Thread: Performance of CSIs at Crime Scenes

1. Performance of CSIs at Crime Scenes

Hi,

Im after some advice, which i would really appreciate assistance with.

At our police force the CSIs are being performance tested by use of statistics. The statistics reveal the following (per 3 months):

(1) How many fingerprint/DNA matches the CSI has gained (linking the crime scene sample to the offender)
(2) The number of crime scenes attended
(3) The number of exhibits seized

Then calculated is
(1) The average fingerprint/DNA identifications for the office/individual - then each CSIs identifications are compared to the office average.
(2) The percentage of fingerprint/DNA identifications from the total number of exhibits seized

The problem I have with these statistics is that
(1) Not all crime scene are the same, there are so many vairables, one might attend serval burglary scenes and find glove marks left at the scene
(2) There is an assumption that fingerprint/DNA identifications are equally spread across every CSI in the office.
(3) Not all crime scenes render evidence - shed/garage burglary will have little to nothing evidentially, wheras a burglary may have much more due to the nature of the incident
(4) The jobs we attend are not equally distributed, we are dispatched to jobs as, and when they become available, and what scene your given is not your choice.

I think there are several more 'assumptions' associated with these calculations. Id be grateful is you could advise on your views please.

This is a new thing which is being done at the police force which i have a problem with, it just doesnt seem fair to me, as there are so many variables.

We are trying to writeup a statement to management to say that these stats are not the way forward. The reason im writing here is if you can assist in sharing your stats knowledge which may give us more ammunition to show how skewed the stats calculations are.

Thank you

2. Re: Performance of CSIs at Crime Scenes

hi,
there us a deeper problem with the method as you explained it . We sometimes define performance measures for companies and the one warning / question we always give them is: would it be good for the company if people changed their behavior in a way to optimize these measures?

E.g if I were measured on the number of identifications, I would definitely avoid difficult cases like the pest.

My suggestion would then be to think about the behavior changes this measurement would bring about and argue from that angle .

disclaimer This is definitely not to say that measurements are bad, they just need to be very carefully designed.

good luck
rogojel

3. Re: Performance of CSIs at Crime Scenes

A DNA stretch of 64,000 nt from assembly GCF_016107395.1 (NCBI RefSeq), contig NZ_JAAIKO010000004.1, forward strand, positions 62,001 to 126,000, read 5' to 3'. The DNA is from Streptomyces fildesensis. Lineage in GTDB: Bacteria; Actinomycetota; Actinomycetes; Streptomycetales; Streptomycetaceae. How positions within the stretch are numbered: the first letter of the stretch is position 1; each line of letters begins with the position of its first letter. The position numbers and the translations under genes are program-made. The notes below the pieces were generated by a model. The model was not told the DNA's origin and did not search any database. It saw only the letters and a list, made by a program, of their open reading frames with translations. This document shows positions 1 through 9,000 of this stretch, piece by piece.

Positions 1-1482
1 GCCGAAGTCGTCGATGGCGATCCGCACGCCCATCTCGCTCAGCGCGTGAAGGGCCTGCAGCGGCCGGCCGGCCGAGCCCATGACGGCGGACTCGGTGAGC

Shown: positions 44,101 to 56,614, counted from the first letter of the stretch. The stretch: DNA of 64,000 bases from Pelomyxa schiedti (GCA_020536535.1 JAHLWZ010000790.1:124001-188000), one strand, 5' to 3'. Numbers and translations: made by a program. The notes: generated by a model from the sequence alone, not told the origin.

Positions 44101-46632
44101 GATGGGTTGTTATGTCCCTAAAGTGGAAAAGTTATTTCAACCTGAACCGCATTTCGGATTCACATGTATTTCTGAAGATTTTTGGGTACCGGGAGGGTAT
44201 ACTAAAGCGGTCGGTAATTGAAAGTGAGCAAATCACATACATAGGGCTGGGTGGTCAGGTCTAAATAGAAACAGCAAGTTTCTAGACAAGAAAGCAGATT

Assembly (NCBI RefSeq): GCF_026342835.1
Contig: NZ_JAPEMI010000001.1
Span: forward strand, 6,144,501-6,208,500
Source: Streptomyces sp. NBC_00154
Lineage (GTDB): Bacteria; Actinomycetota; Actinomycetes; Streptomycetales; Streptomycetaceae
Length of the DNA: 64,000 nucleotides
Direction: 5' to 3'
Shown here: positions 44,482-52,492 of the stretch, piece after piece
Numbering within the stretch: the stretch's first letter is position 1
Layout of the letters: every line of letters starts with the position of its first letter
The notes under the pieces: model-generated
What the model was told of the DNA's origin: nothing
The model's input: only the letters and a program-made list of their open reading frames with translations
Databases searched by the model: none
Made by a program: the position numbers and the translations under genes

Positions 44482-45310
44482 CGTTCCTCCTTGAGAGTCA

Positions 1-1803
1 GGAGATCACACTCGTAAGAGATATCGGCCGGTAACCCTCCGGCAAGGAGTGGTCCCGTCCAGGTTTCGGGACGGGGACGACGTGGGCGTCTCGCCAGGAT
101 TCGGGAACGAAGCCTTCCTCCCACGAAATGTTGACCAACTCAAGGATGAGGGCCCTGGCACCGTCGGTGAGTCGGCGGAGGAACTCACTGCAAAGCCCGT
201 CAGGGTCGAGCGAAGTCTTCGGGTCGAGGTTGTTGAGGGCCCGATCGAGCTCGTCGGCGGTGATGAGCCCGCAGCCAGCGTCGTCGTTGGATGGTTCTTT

Originally Posted by rogojel
hi,
there us a deeper problem with the method as you explained it . We sometimes define performance measures for companies and the one warning / question we always give them is: would it be good for the company if people changed their behavior in a way to optimize these measures?

E.g if I were measured on the number of identifications, I would definitely avoid difficult cases like the pest.

My suggestion would then be to think about the behavior changes this measurement would bring about and argue from that angle .

disclaimer This is definitely not to say that measurements are bad, they just need to be very carefully designed.

good luck
rogojel

I really appreciate your suggestion, it was something I didnt think about but is a very valid point and a way to approach the problem.

I would like to approach the statistical side of things too, from looking at the points I made in the original post - is there any points I need to make to show that the statistics are wrong, invalid and flawed to judge the performance of a CSI? - I assume you work in the field os statistics so your views will be very, very much appreciated.

Thanks again

4. Re: Performance of CSIs at Crime Scenes

Hi,
I am a bit wary about going into the details because I have no practical knowledge of the field, but maybe a few more thoughts:

- another question to ask would be imho the goal of the measurement, the way this data is intended to be used. E.g. if this is to rank the people - it should be noted that at any given time roughly 50% of the force will be below average (a well known statistics joke in fact). For ranking purposes all the confounding factors you listed, and more, will be active - so the simple average is a singularly ill chosen metrics for that. In fact, given the possibilities to game the system I would just not use any measurement for ranking.

In the book "Thinking like a Freak" there is some good advice on this:

1. Create incentives that switch the frame from adversarial to cooperative
2. Never ever think people will do something just because it is the right thing to do
3. Know that some people will do everything to game the system finding ways to win that you never could have imagined.

- if the goal is to gain an overall view of the units performance then it would make a lot of sense to anonymize the measurements (as no one is interested in individual performance, right?) and use the right type of control chart . It would have the advantage of providing the information without the incentive to game the system. Just to gain more insight I would gather the factors that influence the metrics (e.g. a rating of the site on a Likert scale (very Easy, easy, average, Difficult , Very difficult) and record that information and evrything else you come up with, too.

So, I would really discuss this from the angle of cooperation - can the measurements be used in a way to help the employees? Are they used that way? If yes on both counts, then you can (will) go into the discussion of how to frame them so that their efficiency is maximized.

I know this is not exactly what you expect, but maybe it will help you a bit?

regards
rogojel

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